Inductive reasoning incorporates pattern recognition via shapes, numbers and/or puzzles. My advice would be to get plenty of practice with all the tests mentioned above. There are plenty of practice tests via psychometric testing providers on their websites, and I encourage you to do at least one run-through to get a feel for the time constraints, and level of difficulty. Recently, more and more companies have been adopting gamified tests utilising providers like Pymetrics and SHL. Likewise, with these tests, practice makes perfect! Although you should take caution, results from psychometric tests generally last for 6-12 months, so make sure that you are sufficiently prepared for the tests!

Situational tests will put you into a commonly faced scenario within the division you applied for, and you must select responses based on most likely and least likely. The key to these sorts of assessments is to hypothetically place yourself in the given context and answer based on the values and beliefs of the target company.

For personality tests, these assess your traits and how compatible you are with the company's culture, values, and beliefs. It is worth researching these aspects and answering truthfully. Arguably, this is perhaps one of the more quintessential tests which companies administer since cultural fit is crucial to collaborative, high-performing and diverse organisations.

3. Phone/Digital Interview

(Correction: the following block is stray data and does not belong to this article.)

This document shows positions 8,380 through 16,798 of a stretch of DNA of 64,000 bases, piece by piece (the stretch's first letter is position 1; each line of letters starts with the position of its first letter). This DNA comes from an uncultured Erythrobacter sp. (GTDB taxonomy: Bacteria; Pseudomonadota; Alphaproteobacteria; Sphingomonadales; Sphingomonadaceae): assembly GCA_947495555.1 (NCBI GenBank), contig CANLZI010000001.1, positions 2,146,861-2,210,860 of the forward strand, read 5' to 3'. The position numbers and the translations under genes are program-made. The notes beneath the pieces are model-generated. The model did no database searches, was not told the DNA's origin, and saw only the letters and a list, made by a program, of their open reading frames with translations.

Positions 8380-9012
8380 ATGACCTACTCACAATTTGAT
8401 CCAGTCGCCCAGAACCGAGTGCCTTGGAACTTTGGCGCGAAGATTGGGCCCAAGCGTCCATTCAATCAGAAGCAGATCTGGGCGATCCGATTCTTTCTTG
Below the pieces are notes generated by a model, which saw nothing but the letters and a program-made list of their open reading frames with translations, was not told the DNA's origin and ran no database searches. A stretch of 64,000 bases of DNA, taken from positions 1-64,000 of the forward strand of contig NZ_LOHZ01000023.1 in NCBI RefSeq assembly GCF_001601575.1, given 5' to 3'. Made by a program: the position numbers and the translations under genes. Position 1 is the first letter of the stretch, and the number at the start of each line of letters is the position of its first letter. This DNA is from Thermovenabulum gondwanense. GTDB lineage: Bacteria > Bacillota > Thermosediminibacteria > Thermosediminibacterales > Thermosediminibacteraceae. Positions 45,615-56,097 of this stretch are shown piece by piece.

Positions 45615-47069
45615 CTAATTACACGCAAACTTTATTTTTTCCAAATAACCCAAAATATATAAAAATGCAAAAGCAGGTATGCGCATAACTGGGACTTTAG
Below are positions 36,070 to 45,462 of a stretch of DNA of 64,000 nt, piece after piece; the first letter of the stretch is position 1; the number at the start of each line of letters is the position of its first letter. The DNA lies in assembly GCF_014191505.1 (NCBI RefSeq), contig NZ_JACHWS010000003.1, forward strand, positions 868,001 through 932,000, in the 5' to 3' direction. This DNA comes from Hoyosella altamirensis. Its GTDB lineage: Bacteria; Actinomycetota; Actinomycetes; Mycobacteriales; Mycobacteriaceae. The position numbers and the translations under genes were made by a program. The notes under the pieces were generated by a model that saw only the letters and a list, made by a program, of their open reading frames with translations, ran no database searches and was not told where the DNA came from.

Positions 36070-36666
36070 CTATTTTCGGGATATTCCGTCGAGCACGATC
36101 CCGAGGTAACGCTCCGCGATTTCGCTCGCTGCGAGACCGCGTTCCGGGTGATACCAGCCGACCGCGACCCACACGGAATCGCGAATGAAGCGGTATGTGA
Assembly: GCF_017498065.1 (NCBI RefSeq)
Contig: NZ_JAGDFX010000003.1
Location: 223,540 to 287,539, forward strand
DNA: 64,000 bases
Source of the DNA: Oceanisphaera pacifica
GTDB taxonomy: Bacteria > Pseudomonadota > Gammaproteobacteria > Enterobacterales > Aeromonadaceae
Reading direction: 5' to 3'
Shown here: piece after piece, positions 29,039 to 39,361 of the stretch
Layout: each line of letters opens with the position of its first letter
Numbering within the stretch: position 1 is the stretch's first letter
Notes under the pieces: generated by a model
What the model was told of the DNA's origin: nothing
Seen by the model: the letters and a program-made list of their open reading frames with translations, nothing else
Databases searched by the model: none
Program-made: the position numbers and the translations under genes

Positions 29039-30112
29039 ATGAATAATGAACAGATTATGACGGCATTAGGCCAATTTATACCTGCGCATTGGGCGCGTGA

Phone interviews are quite straightforward. You will face similar questions found in the online application such as "Why Company X?" and "Why your chosen division?". Besides these motivational questions, recruiters will usually ask about your degree major specialisations and year of graduation to ensure eligibility. Easy-peasy right?

In contrast, digital interviews are more content-heavy and will require you to respond to pre-recorded questions with limited preparation and response times. Similarly, the key to doing well in digital interviews is preparation. You will commonly find a mixture of motivational and behavioural questions. A vital thing to remember is the purpose of recruiters asking you behavioural questions: past experience and performance is a good indicator of future success. Recruiters want to see that candidates can excel in similar contexts and conditions. Be prepared to have a range of examples to draw from when answering behavioural questions. Typical questions include; "Can you tell me about a time where you worked in a diverse team?"; "Tell me about a time when you were faced with demanding deadlines and how did you handle this?"; "Tell me about a time where you demonstrated leadership."

You can draw on examples from previous work experience as well as extracurricular activities or volunteering, to highlight the breadth and depth of your capabilities.

Some fundamental things to keep in mind when approaching digital interviews is to maintain eye contact with the camera most of your response. To keep recruiters engaged, try to vary your tone, so you do not sound monotonous and place emphasis on the core things that you wish to convey. Finally, remember to smile! Digital interviews may feel very foreign and unnatural, so it is always wise to get lots of practice beforehand, either in front of a mirror or to record yourself in front of the computer. That way, you can assess how you present yourself and identify areas for improvement, such as incorporating more hand gestures or maintaining more eye contact. Practice makes perfect.

4. Assessment Centre

The tricky thing about Assessment Centres (ACs) is coming to terms that yes, you are pegged against other candidates and are required to outperform them to stand out from the crowd. At the same time, you don't want to be "that person" who dominates group discussions or shuts down ideas. What you want to do is demonstrate your ability to collaborate and respect the diversity of thought from people of varying backgrounds and experiences.